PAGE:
Injunctive norms of alcohol-related consequences among high school students : impact on alcohol outcomes

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Injunctive norms of alcohol-related consequences among high school students : impact on alcohol outcomes

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Title Injunctive norms of alcohol-related consequences among high school students : impact on alcohol outcomes
Author(s) Grazioli, V.S. ; Douglas, H. ; Dillworth, T. ; Fossos, N. ; Pace, T. ; Andersson, Claes ; Berglund, Mats ; Larimer, M.E.
Date 2013
English abstract
Literature indicates that high school students experience numerous negative consequences related to drinking (Miller, Naimi, Brewer, & Jones, 2007). It is therefore important to understand determinants of drinking behaviors in this population, such as injunctive norms (i.e., perception of self and/or others’ approval of a specific behavior; Cialdini et al., 1990). A recent study among college students documented a discrepancy between personal attitudes about alcohol-related consequences and perceived attitudes of peers, with students perceiving peers to be more approving of alcohol-related consequences than themselves, which predicted higher rates of alcohol use (DeMartini, Carey, Lao, & Luciano, 2011). To our knowledge, this has not been studied among high school students. Thus, the purpose of the current study is to evaluate the predictive role of perceived differences in injunctive norms between self and peers for alcohol-related consequences among high school seniors. The sample included 3,352 students in the US (n = 1181, 57.7%female) and Sweden (n = 2171, 55.9% female), participating in an international longitudinal study about alcohol use trajectories. Measures included injunctive norms for self and friends for alcohol-related consequences (i.e., 7 items adapted from the RAPI; White & Labouvie, 1989), alcohol-related consequences (RAPI; White & Labouvie, 1989), and alcohol use (DDQ; Collins, Parks, & Marlatt, 1985). Paired samples t-tests were used to compare mean injunctive norms for self (M = 1.78), and friends (M = 2.02). There was a significant difference in perceived attitudes between self and friends (t (3173) = -17.76, p < .001) such that injunctive norms for self were lower than for friends. Next, regression analyses evaluated the discrepancy in injunctive norms for self and friends and its relation to alcohol outcomes. Differences between self and friends were computed by subtracting self from friends (F-S). F-S significantly predicted total drinks per week (b = .11, F (1, 3059) = 40.27, p < .001), average drinks per drinking occasion (b = .08, F (1, 3059) = 17.37, p < .001), and negative consequences (b = .21, F (1, 3113) = 143.09, p < .001). These results provide additional support of the importance of injunctive norms of alcohol-related consequences in young adults and have implications for prevention programs tailored to high school students. This research was supported by NIAAA #U01 AA018276 awarded to Drs. Larimer & Berglund.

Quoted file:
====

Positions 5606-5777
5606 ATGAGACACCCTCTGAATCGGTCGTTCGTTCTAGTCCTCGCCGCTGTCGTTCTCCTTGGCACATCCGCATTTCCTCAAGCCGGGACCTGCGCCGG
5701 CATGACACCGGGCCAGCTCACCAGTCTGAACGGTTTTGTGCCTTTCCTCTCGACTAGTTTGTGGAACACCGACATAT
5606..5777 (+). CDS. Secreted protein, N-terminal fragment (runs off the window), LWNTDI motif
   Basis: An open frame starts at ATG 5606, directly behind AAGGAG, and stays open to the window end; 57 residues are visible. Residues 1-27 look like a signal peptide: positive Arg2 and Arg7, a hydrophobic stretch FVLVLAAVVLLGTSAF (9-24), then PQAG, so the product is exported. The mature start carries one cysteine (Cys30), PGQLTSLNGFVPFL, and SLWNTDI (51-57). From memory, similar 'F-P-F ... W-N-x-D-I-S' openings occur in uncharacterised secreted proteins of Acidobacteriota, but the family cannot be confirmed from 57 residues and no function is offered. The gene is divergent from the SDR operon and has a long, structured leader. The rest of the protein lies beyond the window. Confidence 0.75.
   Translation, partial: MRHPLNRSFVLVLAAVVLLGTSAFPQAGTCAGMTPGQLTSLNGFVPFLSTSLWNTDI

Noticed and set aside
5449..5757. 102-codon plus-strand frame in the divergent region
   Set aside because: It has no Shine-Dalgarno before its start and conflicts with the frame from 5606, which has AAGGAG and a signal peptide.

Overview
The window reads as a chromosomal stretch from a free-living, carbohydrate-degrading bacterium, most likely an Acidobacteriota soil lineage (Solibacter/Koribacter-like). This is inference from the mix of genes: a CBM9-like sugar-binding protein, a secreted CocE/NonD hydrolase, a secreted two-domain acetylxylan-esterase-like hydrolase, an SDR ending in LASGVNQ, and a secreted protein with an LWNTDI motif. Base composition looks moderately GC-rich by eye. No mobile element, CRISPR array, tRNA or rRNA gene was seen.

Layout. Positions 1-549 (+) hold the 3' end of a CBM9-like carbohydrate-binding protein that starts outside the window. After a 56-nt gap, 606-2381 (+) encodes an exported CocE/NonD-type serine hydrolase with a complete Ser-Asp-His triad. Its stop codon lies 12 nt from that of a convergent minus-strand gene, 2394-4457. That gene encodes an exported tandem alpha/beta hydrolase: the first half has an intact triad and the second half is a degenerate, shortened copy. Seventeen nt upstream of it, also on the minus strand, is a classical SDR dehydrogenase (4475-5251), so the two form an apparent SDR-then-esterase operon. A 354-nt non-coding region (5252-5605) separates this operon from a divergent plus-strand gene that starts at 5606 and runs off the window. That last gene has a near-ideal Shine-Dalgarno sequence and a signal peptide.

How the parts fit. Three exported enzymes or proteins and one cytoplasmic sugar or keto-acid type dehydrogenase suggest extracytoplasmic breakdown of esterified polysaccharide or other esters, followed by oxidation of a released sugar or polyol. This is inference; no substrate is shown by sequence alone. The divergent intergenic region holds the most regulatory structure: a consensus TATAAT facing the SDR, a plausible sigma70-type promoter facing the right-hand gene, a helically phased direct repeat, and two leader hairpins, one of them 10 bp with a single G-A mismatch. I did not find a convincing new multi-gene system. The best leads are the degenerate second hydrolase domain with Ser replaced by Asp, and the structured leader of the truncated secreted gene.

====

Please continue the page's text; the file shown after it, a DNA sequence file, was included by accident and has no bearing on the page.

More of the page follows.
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Publisher Wiley
Series/Issue Alcoholism: Clinical and Experimental Research;37:s2
ISSN 0145-6008
Pages 156A
Language eng (iso)
Subject(s) Medicine
Research Subject Categories::MEDICINE
Note 36th Annual Scientific Meeting of the Research Society on Alcoholism, June 22-26 – Orlando, Florida
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